When I was a kid reading the stories of Isaac Asimov and watching robots like Robby in the 1956 film “Forbidden Planet” and B-9 (of “Danger, Will Robinson!” fame) in “Lost in Space,” no one was talking about sex robots. Instead, pioneering science fiction writers like Asimov, along with a few visionary scientists, worried about robots malfunctioning, disobeying humans, or running amok on killing sprees. So as I read Kate Devlin’s engaging “Turned On: Science, Sex, and Robots,” I kept wondering: What would Professor Asimov, with his famous Three Laws of Robotics, think about all this?
There’s no lack of dedicated inventor/entrepreneurs striving to turn technological fantasy into reality.
Devlin is a computer scientist and sex researcher at King’s College London who specializes in the various intersections of sexuality and technology, particularly regarding AI systems, sex toys, and yes, sex robots. It’s a field that obviously invites cocktail-party reactions ranging from amusement to embarrassment to indignation, making a well-developed sense of humor a necessary qualification for the job. Fortunately, Devlin has that in abundance. Given his own notoriously ribald sense of humor, Dr. Asimov and Professor Devlin would no doubt have had quite an entertaining discussion, if only Asimov were still with us. Among other things, they could discuss what Devlin seems to think is Asimov’s “unconscious bias” in his robot characters.
The whole notion of sex robots may seem rather trivial, a nudge-nudge-wink-wink subject with little social or technological significance. After all, Devlin observes, “We were promised robot servants in our future but the closest we’ve got to that is a small, disc-shaped unit that beaches itself on the edges of rugs. Now suddenly we’re supposed to be worried about the introduction of sex robots?”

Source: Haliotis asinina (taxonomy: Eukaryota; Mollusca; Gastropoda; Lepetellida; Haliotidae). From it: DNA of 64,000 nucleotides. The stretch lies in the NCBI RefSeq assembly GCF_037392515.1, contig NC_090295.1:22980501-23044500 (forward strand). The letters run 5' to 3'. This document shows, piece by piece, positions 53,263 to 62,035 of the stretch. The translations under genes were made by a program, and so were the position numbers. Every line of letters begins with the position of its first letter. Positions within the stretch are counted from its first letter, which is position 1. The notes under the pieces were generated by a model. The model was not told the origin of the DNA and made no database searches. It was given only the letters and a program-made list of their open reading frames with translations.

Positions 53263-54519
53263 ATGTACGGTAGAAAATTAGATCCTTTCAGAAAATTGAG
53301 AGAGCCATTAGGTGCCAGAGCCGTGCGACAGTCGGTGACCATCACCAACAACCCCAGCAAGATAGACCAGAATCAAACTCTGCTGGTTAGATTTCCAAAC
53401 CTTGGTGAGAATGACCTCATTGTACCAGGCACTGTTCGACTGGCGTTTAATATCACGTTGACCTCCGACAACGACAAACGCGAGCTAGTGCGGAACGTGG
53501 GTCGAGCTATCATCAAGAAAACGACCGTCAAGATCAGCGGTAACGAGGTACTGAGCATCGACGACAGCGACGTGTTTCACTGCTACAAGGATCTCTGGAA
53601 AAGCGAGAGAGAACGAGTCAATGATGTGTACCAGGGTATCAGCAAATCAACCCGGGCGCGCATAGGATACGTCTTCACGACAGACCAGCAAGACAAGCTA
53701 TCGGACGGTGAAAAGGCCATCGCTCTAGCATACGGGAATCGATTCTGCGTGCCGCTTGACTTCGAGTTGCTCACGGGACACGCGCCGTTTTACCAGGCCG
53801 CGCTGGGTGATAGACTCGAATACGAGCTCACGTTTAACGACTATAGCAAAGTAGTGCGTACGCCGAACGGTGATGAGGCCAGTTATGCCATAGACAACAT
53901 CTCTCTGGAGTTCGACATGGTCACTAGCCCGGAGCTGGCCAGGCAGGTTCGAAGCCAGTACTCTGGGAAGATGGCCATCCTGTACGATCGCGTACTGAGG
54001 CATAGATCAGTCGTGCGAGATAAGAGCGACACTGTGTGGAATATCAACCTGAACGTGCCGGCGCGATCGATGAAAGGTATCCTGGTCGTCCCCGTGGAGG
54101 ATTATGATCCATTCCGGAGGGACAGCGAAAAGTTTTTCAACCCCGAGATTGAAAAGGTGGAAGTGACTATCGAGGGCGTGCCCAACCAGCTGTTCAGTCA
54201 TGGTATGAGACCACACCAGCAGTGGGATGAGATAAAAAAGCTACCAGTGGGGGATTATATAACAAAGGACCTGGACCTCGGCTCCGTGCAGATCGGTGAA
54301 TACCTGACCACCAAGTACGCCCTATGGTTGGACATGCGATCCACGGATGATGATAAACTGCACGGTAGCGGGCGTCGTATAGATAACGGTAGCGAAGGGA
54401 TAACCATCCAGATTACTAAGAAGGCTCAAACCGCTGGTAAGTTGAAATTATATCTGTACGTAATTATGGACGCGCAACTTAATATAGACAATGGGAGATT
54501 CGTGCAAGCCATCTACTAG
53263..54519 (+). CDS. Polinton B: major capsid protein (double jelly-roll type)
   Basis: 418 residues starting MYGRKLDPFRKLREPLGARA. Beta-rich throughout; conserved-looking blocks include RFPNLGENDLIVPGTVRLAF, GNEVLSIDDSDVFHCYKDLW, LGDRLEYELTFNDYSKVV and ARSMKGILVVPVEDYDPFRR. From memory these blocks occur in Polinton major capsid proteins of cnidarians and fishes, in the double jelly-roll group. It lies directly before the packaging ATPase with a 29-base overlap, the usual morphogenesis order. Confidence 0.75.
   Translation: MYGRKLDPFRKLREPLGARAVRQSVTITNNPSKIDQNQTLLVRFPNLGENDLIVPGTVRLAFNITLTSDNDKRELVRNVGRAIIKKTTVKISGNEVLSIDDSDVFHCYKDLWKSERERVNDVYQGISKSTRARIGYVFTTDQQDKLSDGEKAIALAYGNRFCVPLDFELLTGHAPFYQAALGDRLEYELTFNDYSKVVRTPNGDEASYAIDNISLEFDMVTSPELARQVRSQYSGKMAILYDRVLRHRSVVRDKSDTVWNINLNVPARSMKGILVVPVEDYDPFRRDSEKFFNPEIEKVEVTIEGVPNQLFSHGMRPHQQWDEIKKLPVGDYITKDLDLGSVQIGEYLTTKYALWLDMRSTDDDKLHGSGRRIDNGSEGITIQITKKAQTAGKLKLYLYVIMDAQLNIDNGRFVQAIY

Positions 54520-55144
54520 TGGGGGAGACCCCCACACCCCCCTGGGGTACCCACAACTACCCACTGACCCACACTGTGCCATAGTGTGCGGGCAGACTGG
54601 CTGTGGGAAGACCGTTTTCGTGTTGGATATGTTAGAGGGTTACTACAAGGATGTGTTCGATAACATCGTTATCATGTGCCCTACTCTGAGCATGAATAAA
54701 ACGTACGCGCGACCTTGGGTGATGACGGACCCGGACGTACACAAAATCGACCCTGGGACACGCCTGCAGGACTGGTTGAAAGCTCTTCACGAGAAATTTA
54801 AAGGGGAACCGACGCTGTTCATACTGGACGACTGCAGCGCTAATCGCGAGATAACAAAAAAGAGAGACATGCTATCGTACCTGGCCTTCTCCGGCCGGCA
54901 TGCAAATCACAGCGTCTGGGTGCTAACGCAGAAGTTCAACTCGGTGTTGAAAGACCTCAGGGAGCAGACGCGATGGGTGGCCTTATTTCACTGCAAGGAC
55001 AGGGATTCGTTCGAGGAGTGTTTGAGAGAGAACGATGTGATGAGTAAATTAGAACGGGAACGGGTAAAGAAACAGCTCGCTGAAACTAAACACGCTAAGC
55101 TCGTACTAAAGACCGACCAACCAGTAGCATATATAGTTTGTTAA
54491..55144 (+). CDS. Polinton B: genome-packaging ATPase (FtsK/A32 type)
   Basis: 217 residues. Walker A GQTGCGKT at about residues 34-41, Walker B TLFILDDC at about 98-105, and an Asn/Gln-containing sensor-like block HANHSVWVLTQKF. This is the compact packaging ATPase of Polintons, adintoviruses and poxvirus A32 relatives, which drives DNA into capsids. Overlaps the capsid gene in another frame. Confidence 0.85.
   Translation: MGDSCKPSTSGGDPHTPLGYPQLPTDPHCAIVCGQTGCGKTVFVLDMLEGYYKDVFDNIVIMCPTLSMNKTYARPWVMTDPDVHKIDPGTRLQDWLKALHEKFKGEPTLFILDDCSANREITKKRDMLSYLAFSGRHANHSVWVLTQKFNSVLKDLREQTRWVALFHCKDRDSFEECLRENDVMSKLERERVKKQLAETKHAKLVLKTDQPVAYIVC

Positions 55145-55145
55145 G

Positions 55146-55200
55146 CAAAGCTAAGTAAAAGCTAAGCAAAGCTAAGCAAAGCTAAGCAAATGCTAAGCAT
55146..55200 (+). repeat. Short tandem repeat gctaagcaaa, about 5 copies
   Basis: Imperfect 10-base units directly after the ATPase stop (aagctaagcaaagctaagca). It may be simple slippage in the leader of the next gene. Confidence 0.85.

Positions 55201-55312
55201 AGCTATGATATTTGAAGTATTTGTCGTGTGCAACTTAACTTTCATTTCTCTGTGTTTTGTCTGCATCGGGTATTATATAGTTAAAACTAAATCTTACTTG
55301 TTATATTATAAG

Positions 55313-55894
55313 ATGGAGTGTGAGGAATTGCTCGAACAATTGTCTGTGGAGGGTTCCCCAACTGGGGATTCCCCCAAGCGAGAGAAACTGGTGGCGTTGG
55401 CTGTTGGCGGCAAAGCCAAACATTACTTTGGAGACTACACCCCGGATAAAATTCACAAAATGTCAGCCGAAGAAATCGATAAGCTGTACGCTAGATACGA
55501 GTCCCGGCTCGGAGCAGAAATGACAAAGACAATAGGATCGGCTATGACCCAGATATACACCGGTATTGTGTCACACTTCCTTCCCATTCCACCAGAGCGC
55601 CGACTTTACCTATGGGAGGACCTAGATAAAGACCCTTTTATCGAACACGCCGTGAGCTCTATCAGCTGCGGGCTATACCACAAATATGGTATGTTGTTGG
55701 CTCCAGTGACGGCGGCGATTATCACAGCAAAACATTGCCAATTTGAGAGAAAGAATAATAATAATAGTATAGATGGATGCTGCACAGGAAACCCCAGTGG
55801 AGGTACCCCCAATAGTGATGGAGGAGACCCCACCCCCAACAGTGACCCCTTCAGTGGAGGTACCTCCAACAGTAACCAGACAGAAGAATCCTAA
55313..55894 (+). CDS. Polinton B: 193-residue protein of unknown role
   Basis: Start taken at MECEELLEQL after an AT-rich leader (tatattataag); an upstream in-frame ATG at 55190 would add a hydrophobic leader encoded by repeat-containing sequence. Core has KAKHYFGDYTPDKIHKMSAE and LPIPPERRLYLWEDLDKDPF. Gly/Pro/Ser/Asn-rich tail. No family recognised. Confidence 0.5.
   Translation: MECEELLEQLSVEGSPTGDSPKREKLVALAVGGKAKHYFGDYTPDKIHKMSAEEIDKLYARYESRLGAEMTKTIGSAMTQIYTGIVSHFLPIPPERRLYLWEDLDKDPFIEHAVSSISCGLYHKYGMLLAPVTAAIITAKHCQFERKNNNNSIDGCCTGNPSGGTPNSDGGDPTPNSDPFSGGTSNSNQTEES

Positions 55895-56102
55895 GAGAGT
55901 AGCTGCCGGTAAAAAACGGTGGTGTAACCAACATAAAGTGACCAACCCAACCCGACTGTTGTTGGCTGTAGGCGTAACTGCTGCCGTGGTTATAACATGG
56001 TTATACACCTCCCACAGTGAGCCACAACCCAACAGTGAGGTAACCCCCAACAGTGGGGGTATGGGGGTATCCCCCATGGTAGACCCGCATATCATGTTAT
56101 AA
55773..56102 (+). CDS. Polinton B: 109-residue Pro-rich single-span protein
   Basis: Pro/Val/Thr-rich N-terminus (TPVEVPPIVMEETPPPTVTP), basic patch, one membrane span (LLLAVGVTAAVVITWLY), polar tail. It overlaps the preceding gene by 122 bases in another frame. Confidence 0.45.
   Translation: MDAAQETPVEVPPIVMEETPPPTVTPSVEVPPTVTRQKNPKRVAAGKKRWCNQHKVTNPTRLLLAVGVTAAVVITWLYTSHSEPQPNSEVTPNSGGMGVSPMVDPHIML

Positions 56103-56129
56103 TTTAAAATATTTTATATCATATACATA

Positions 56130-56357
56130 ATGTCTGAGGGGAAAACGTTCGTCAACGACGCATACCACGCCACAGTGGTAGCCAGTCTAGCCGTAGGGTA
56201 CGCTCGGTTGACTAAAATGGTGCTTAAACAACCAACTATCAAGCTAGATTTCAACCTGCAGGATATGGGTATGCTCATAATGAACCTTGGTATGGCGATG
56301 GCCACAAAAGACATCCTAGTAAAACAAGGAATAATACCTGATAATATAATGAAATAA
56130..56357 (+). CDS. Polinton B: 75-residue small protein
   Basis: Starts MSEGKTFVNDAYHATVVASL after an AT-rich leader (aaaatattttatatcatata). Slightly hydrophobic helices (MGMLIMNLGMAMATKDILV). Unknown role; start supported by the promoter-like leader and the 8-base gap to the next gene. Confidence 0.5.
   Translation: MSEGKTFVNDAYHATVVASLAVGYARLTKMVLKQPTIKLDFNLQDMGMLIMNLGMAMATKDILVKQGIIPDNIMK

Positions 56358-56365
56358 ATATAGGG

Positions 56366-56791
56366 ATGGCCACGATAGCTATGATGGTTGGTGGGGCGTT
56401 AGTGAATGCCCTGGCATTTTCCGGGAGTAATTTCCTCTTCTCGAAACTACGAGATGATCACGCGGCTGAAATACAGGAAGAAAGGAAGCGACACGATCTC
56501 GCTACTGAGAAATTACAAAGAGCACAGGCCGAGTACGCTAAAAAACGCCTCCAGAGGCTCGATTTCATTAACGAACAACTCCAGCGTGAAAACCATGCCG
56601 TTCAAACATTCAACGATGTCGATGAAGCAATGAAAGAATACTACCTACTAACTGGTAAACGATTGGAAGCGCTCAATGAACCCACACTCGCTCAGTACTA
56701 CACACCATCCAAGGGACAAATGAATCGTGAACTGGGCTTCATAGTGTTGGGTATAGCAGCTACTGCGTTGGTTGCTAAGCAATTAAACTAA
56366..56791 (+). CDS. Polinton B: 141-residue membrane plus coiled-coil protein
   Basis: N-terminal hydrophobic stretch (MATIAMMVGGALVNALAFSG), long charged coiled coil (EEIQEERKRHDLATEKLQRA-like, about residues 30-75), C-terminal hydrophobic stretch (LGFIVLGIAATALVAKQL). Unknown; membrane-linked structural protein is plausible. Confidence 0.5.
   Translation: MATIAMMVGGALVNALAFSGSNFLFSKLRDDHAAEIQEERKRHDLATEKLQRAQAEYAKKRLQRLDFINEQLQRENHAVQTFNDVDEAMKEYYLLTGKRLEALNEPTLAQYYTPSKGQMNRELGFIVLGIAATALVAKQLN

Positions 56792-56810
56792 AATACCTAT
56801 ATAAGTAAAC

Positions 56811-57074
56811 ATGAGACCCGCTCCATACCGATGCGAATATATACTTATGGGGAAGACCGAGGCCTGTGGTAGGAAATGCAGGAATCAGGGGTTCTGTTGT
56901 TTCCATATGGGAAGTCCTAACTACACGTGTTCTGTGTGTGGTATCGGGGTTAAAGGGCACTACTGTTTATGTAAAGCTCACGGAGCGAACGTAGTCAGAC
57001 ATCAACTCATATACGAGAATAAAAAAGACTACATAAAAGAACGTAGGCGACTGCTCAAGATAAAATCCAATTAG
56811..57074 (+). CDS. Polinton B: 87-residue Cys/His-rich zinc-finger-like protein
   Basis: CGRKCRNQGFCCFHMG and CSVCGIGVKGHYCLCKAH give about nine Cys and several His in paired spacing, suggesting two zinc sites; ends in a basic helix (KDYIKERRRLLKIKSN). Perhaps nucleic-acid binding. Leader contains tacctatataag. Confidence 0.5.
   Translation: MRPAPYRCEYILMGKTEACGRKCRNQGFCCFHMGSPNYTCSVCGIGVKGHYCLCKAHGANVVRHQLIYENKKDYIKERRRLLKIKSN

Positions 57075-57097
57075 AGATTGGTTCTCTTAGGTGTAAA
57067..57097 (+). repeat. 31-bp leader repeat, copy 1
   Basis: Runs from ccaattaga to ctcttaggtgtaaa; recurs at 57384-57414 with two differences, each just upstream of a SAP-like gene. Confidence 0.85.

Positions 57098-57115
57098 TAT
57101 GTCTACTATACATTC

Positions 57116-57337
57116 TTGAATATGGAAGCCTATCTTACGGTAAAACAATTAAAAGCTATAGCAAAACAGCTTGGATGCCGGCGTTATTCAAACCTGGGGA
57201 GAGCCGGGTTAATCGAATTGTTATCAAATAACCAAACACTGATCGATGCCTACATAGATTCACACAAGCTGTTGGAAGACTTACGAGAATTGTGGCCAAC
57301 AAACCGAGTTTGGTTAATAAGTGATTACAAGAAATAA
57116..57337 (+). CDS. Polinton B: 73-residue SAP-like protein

Yet, it turns out that the rapidly developing prospect of sex robots, or “sexbots” for short, is serious business. And it’s not just about sex. Among other things, “It’s about intimacy and technology, computers and psychology” and “love and biology,” Devlin writes. It’s about “loneliness and companionship, law and ethics, privacy and community. Most of all, it’s about being human in a world of machines.”
Although we’ve yet to see the sophisticated bots of science fiction like in HBO’s “Westworld,” there’s no lack of dedicated inventor/entrepreneurs striving to turn technological fantasy into reality — or close to it, depending on one’s definition of reality. Devlin introduces us to sexbots that already exist or are under development, including Harmony, created by a California company called Abyss Creations that has already been selling highly realistic sex dolls known as RealDolls for years. Then there’s Samantha, Roxxxy, and others, all with varying degrees of realism, responsiveness, and functionality.
Some can “converse” on the level of Siri or Alexa; others only recite an array of canned phrases. As Devlin notes, “A semblance of human-like behavior can be enough for us to assume a degree of sentience.” Or maybe not. As roboticists have discovered, it’s quite difficult to accurately mimic human physiognomy and behavior. Almost-but-not-quite-human robots can evoke feelings of creepiness, repulsion, even fear — a phenomenon described by the robotics expert Masahiro Mori as the “uncanny valley.” “A significant factor may be that ‘human-looking but not alive’ is redolent of death,” says Devlin, noting Mori’s example of seeing a corpse.